• Here is a plunkr which shows the worst case scenario of the animation problem (#2 in my last post - the transition animation is canceled when injecting an ons-toolbar with ons-back-button into the incoming page), which occurs on iOS Mobile Safari but not on desktop Chrome. In my Cordova app, it’s even worse than in this example (heavier flickering when the animation fails to occur), possibly because I have more elements on the pages.

    I couldn’t recreate animation problem #1 (last animation frame shows for a split-second upon animation start) on mobile Safari; it might only happen in Cordova, or I might be missing something about what’s causing it.

    I wonder if a different navigation approach is needed than loading a ons-template and doing DOM injection into it on ‘init’ or ‘show’. I feel like this should also be an issue with the React version of Onsen-UI… Or is the DOM injection into the ons-template done differently there? One thing is certain: DOM injection is how every framework is doing things nowadays.

    Ideally, I’d love for navigator.pushPage to expose some kind of ‘page setup’ function, specifically for injecting into the DOM of the incoming page, rather than doing everything in ‘init’, something like navigator.pushPage(page, options, callback, pageSetup).

  • I agree with @theprotocol. It definitely involved ons-template and ons-tabbar. Quick question though and maybe an observation, when you have a multi-tab tabbar, are all the tab inits supposed to fire on the first initial page load? If that is the expected behavior then ok, but it seems odd to do it when the items haven’t been attached to the DOM (or maybe they are supposed to be and there is a different issue at hand.)

    This is why I went to show. In that event, I would create additional event listeners for data binding. I would consistently get null pointer errors because the item was not attached to the DOM; however, the init event had fired. I in turn went to the show event which resolved my issue. I have yet to test everything with the new implementation of show, but I doubt it will affect my code much.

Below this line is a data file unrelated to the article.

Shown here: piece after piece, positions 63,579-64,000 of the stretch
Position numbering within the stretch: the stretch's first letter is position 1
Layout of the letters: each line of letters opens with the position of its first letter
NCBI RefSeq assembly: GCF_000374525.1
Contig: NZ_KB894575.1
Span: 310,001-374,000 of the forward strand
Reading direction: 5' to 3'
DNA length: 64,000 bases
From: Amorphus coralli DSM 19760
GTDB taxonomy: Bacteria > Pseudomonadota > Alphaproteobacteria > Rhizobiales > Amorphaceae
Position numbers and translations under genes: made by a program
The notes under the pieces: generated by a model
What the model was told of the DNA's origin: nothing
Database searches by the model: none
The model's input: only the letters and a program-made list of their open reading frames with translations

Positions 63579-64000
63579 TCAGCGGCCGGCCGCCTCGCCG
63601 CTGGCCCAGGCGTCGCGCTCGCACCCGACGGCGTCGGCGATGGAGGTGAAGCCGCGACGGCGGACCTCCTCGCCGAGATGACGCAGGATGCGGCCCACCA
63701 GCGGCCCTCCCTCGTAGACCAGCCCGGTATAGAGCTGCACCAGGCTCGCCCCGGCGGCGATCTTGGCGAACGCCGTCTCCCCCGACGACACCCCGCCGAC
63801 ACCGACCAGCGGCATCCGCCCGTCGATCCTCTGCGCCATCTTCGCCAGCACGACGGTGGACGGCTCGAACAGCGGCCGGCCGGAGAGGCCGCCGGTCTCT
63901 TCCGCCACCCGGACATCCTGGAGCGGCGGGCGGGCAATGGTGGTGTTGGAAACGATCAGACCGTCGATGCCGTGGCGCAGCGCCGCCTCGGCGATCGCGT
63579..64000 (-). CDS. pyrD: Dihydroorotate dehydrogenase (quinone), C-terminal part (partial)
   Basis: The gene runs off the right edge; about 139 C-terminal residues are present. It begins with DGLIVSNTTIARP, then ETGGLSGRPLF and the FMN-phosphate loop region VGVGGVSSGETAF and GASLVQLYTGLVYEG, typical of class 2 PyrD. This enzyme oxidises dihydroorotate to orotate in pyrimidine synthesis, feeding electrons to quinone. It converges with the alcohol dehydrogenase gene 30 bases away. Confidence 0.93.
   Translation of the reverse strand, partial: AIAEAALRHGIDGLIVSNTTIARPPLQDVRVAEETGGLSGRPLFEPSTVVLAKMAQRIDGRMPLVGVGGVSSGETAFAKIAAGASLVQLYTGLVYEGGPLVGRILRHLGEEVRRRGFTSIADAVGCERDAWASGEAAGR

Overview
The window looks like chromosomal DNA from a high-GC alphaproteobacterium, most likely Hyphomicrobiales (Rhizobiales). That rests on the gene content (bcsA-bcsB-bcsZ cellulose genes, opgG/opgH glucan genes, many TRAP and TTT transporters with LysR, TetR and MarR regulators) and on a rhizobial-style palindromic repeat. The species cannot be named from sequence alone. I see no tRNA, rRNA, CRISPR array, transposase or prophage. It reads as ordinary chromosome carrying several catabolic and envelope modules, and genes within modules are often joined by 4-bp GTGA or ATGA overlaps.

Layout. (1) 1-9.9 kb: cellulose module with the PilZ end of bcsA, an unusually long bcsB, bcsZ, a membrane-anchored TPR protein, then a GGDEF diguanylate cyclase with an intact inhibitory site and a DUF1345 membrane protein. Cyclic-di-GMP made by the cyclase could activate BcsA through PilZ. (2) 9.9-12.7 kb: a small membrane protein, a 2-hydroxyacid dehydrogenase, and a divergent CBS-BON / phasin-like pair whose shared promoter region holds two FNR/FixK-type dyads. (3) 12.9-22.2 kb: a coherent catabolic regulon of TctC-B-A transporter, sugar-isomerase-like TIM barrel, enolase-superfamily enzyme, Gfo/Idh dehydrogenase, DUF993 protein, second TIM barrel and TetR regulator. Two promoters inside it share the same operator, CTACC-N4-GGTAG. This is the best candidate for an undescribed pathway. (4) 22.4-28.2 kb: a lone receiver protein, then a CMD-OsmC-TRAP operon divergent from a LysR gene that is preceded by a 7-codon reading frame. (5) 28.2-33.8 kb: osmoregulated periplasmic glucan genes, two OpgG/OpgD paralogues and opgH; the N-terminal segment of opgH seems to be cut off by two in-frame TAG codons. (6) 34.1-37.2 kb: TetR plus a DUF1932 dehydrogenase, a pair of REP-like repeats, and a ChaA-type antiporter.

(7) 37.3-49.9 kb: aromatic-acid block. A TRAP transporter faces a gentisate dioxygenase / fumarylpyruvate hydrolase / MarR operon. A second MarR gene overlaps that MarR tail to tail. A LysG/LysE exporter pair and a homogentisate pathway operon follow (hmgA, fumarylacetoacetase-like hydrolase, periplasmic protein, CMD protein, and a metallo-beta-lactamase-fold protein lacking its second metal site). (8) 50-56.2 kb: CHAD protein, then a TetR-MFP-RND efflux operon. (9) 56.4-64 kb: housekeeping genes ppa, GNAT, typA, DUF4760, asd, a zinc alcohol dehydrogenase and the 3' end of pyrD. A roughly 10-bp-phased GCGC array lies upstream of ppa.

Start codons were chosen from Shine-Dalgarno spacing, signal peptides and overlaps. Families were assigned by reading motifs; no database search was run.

• @munsterlander I believe ons-tabbar is persistent by default in 2.0, so all of the ons-tab do get initialized before they’re shown.

  • Onsen UI

    @theprotocol said:

    Ideally, I’d love for navigator.pushPage to expose some kind of ‘page setup’ function, specifically for injecting into the DOM of the incoming page, rather than doing everything in ‘init’, something like navigator.pushPage(page, options, callback, pageSetup).

    Yes, I actually wanted to mention it. We already planned to add some love around ons-template so we will probably implement something like that. This way you can inject custom behavior and also modify the template itself for the new page before it’s actually created. It would allow to write real templates (using handlebars or anything) in ons-template. In my mind it was something like this:

    myNavigator.pushPage('page.html', {
      templating: function(name, template) {
        return template.replace('{{placeholder}}', 'content');

    However, this may not be included in RC yet since we are focusing in bug fixes rather than new features, so probably after the release.
    Do you have any suggestions about it?

    Apart from that, we also have a rewritables object in every navigation component to inject some functionality before showing the page. This is used internally for, for example, creating page’s $scope in Angular 1 bindings. I made an example to integrate Knockout.js with beta.5 using this, so it may be helpful:

    @munsterlander In v2 the tabbar attaches all the pages at the beginning so it’s normal to see 3 or 4 init events at the same time (1 per page). It could be possible that, even though the page is attached to the DOM, its inner components are not. If you find this kind of issue, please report it and we’ll check it. It’s a bit hard to control all of this because everything is asynchronous.

  • @Fran-Diox I like the proposal for templating with options but agree that it may not be a priority for everyone. With v2 going persistent - which I had implemented awhile ago based on another one of our many conversations - it definitely solved some of my issues. The problem I had with the internal components not being attached was the inability to do data binding on controls that were not visible yet. Again, show resolved that, so I don’t think it is that big of an issue. I think its more of the fact that I need to wrap my head around init better.

    Overall, I have no issues with the current RC and it is more of changing my hacking code to proper code now.

  • @Fran-Diox I understand that it’s not going to happen right away, but I’m glad to hear your plans for improved templating. This is really critical these days since most frameworks are going with the component approach, which sadly isn’t compatible with the typical innerHTML loading mechanisms of navigators and such.

    That rewritables code looks very promising. I’ll give it a shot soon, thanks! :thumbsup:

  • @Fran-Diox FYI I’m still experiencing the same animation issue whether using rewritables or init to do the DOM attachment. You can see the bug in action if you access this on iOS, where you’ll see that the animation is completely broken because the element being attached (page-2-component.html) contains an ons-toolbar.

    I understand it might not be considered urgent, although it does seem like a bug, since I can also reproduce the animation issue by doing other kinds of processing upon page init, not necessarily just injecting a riot tag into DOM.

    edit: Tested on Android and there was no animation bug, so it’s only on iOS.